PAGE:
President Trump said he was willing to impose a tax on foreign oil if Saudi Arabia and Russia can’t reach a production agreement that has caused the price of oil to plummet and upend the global energy market.
“If they don’t get along, I would do tariffs, very substantial tariffs,” Trump said Sunday, referring to Saudi Arabia and Russia. The comments came during the daily White House coronavirus briefing.
“We would essentially be saying ‘we don’t want any foreign oil,’” the president said.
Ultimately, President Trump said he didn’t think he would have to follow through on this threat.
“I would use tariffs if I had to. I don’t think I am going to have to. Because Russia doesn’t benefit by having this and Saudi Arabia doesn’t benefit by having this. Oil and gas are their major sources of income. So it’s obviously very bad for them” he added.
Trump’s threats come as oil prices are set to plunge again. These prices offset the gains from last week’s massive rally that saw prices rise 32%.
West Texas Intermediate crude was 7% lower Sunday night. It traded more than $2 per barrel lower than it closed last week.
Oil Prices in the International Scene
The fear of a “no-deal” between Saudi Arabia and Russia has reignited, despite President Trump’s insistence last week that the two sides are close to an agreement to cut production.
OPEC and other oil-producing counties decided to postpone today’s meeting to Thursday. This came after the two countries engaged in more parley over who’s to blame for the price war. On Friday, Russian President Vladimir Putin once again put the blame for the crash in prices on Saudi Arabia. The latter, in turn, immediately refuted the claim.
“The Russian Minister of Energy was the first to declare to the media that all the participating countries are absolved of their [output] commitments starting from the first of April, leading to the decision that the countries have taken to raise their production,” said Saudi Energy Minister Prince Abdulaziz bin Salman in a statement.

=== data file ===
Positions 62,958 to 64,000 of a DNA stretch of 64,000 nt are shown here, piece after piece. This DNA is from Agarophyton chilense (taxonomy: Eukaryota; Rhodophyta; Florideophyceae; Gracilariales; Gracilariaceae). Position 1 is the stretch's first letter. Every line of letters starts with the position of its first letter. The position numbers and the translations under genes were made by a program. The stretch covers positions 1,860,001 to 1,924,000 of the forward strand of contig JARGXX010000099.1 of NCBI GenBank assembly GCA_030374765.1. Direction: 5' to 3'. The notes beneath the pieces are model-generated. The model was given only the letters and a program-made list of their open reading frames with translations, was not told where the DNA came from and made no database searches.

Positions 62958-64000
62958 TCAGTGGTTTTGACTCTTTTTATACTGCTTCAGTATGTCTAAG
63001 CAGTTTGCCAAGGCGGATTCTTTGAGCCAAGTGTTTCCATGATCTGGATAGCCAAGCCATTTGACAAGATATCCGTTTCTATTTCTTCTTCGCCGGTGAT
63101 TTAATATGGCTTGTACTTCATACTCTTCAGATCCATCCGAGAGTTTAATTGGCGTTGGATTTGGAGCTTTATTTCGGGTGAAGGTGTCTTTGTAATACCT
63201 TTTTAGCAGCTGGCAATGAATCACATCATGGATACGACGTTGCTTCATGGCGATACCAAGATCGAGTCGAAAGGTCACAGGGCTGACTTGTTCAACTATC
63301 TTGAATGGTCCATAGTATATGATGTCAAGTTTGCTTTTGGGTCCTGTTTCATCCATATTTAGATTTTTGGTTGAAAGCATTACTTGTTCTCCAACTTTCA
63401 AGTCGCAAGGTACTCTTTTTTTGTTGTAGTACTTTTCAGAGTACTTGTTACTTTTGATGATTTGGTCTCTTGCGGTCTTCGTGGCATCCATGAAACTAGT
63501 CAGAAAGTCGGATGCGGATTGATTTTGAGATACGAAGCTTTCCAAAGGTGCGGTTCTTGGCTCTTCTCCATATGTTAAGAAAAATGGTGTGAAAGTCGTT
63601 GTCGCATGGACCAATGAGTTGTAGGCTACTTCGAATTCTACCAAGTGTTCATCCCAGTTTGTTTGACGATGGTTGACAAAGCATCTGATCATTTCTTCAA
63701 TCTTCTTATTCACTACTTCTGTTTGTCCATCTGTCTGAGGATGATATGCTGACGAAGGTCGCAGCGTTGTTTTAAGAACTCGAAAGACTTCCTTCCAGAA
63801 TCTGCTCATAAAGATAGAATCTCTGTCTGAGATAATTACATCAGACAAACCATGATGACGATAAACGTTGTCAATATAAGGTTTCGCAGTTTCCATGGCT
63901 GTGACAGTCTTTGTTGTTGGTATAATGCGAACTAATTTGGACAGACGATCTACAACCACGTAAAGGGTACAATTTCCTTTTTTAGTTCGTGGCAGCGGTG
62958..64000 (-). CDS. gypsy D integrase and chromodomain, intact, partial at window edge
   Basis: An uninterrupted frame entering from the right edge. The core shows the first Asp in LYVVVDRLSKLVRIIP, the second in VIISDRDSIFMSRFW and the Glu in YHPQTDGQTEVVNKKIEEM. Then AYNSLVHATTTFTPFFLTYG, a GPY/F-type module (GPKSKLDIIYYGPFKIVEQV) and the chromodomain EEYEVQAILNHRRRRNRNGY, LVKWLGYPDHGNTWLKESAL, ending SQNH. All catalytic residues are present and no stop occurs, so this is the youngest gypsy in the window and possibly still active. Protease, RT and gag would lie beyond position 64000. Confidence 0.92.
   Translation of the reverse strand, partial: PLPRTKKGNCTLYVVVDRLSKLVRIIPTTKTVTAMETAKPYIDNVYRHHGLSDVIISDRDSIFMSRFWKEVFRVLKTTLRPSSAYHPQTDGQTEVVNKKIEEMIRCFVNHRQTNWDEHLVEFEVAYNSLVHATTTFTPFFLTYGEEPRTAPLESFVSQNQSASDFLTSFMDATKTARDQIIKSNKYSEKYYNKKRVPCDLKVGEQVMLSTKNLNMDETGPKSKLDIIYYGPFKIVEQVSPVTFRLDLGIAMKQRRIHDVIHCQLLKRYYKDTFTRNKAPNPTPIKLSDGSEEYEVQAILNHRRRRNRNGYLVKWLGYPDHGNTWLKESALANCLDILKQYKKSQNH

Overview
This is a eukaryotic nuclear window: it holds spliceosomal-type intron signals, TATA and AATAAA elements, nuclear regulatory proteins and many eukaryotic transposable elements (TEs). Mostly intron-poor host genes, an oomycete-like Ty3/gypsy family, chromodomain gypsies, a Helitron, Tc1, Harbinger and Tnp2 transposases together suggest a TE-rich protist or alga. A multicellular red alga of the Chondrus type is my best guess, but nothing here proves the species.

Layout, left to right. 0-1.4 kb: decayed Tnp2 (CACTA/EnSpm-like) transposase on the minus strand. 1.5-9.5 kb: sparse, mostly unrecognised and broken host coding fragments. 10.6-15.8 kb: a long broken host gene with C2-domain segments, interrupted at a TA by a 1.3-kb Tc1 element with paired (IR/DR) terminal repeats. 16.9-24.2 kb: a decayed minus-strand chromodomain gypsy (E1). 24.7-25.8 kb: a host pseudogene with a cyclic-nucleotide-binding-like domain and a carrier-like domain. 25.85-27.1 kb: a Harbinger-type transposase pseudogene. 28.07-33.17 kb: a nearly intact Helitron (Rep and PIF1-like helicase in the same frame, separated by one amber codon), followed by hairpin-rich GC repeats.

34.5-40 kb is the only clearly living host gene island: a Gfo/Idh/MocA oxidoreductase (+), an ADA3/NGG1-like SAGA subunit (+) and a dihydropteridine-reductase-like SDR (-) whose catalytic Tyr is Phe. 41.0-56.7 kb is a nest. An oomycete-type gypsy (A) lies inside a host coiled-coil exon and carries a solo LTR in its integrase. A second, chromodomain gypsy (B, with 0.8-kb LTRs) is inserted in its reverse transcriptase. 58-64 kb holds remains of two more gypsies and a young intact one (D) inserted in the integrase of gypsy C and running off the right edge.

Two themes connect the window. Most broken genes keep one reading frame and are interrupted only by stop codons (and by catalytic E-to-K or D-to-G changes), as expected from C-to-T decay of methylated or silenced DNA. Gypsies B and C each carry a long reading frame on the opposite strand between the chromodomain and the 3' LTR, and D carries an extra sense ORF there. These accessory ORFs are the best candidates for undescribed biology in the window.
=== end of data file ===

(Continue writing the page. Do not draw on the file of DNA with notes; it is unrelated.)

With tensions still at the boiling point, the meeting appears to be an all-or-nothing situation, and many fear the worst.
A Negative Outlook
Oil prices are “probably going to crater,” as per John Kilduff of Again Capital. He also mentioned that a lot of optimism was priced into oil on Thursday and Friday. “With this new Saudi, Russia spat, it doesn’t look like it’s going to come together,” he added.
Eurasia Group’s Ayham Kamel agrees. “The details of the emerging framework are complex, even if the overall picture seems clear on the surface: All in or no deal,” he said. “Politically and economically, Putin and Prince Mohammad need US participation in some shape or form,” he continued.
Even Iraq’s oil minister said OPEC and its allies need support from producers that are not part of OPEC+. Kameel also made mention of the United States, Canada and Norway.
Vital Knowledge founder Adam Crisafulli believes non-OPEC countries will be willing to follow any plan that cuts production. “It still looks like something will happen on the supply front,” Crisafulli said. “Saudi Arabia and Russia continue to publicly feud, but nearly every producer on the planet is pleading for action and even countries like Canada and Norway, which usually don’t participate in global supply actions, now seem willing to contribute,” he went on to say. “It’s unlikely 10M barrels come offline, but some sort of a curb seems very probable by the end of this week,” he added.
However, some fear that even with massive production cuts, the drop in demand will continue to drag down oil prices.
“The energy sector is facing its most challenging fundamental period since the Great Energy Depression of 1981-1995,” said Kurt Hallead, Royal Bank of Canada’s co-head of global energy research. “On the oil front, demand is set to decline by amounts never before seen driven by the COVID-19 global economic shock.”